No matter the type of career they desire, students interested in earning an accounting degree online need to develop a strong grasp of basic accounting principles and practices. With a stable foundation of knowledge, students can pursue a wide variety of careers. They can also seek out additional educational opportunities and valuable professional certifications, such as Certified Public Accountant and Certified Management Accountant.
Liabilities are one of the most central concepts to understand in the world of accounting. They are intrinsic to the most basic accounting needs as well as complicated review and compliance projects. Let’s look at what a liability is, why it’s so important to the basic principles of accounting, how accountants successfully balance assets and liabilities, and examples of liabilities in accounting.
What is liability?
In accounting, a liability can be looked at as a foregone conclusion, an obligation to make a payment or otherwise surrender resources based on past decisions of an individual or business and the other associated entities. A current liability exists in the present and there is a general expectation that resources, whether money or something else, will be used to address the obligation. Accounting Coach defines this concept as an obligation arising from a past business event, and noted that it is reported on a company’s balance sheet in all cases. Balance sheet liabilities may be paid back in a few days or over the course of several months or even years, but they eventually require the loss of some form of resource.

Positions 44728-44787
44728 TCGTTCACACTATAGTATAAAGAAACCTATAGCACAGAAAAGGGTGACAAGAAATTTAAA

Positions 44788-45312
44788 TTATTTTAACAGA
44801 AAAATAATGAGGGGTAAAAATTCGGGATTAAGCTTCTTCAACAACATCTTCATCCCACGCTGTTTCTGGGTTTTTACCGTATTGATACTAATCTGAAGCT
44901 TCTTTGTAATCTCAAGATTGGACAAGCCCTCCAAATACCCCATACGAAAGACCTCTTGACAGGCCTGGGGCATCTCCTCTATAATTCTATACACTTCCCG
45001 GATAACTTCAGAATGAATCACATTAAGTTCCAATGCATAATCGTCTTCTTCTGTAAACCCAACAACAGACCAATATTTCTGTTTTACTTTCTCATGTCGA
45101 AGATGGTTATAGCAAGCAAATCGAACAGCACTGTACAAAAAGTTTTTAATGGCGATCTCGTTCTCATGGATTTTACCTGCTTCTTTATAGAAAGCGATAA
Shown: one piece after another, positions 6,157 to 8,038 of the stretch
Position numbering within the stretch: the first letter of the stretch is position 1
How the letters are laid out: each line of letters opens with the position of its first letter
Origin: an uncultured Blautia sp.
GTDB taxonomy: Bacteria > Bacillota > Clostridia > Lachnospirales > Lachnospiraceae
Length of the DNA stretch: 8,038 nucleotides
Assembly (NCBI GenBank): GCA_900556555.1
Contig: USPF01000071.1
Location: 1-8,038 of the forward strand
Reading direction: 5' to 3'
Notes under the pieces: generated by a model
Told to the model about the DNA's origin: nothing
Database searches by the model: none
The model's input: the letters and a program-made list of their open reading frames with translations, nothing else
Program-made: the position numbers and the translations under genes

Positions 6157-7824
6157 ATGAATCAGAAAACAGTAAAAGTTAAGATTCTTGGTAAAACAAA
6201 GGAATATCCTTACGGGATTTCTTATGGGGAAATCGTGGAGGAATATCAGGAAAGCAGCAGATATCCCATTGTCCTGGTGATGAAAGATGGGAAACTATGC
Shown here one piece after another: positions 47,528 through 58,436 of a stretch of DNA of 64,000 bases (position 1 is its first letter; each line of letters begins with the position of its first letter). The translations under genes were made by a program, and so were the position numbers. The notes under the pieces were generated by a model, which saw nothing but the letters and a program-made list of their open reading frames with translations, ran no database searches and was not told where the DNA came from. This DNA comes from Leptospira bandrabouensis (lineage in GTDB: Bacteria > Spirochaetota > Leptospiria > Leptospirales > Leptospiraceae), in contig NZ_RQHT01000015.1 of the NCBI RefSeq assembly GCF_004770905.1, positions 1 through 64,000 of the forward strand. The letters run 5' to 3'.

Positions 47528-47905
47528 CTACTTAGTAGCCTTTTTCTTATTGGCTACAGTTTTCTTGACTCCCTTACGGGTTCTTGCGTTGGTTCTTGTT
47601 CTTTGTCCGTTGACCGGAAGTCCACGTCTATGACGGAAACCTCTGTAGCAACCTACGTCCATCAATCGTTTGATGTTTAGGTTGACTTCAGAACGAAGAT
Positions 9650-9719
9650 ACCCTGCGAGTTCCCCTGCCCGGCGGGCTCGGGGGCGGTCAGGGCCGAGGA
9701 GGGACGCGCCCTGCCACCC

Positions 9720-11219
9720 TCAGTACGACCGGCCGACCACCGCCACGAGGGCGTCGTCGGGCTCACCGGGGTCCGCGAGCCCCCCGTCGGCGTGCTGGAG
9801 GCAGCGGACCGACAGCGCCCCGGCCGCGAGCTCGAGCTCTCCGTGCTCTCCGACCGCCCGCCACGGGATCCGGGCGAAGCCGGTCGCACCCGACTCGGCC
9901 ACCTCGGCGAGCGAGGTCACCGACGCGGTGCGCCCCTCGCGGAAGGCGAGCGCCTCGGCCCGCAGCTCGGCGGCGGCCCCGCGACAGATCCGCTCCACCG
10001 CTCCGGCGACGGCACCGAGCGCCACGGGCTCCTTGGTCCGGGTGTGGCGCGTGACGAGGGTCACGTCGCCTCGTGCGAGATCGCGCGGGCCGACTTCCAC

There are many ways to contextualize the basic concept of a liability. In personal finance, a car or home loan from a financial institution that must be paid back over time is an example of a liability. Another example would be a case where an individual has received some kind of benefit in an agreement with another entity, and has to make good on their part of the deal. For businesses, loans are a similar example of a liability, whether it’s tied to real estate, equipment, or something else. There are many other operational examples, such as accounts payable, payroll for employees, income taxes, and interest payments.
Current and long-term liabilities in accounting
There are two basic types of liabilities to consider, business library MaRS points out. Current liabilities are debts and other obligations that will be paid within 12 months, and are listed on the current balance sheet. These may include loan payments, wages and salaries, a variety of accounts payable obligations, and plenty of others.
Long-term liabilities, meanwhile, are expected to come due more than 12 months into the future. These can include the long-term portion of loans and bonds payable, as Investopedia points out, mortgages, and pensions, among many others. Essentially, a liability that exists but isn’t expected to come due in the company’s current business cycle falls into the long-term category.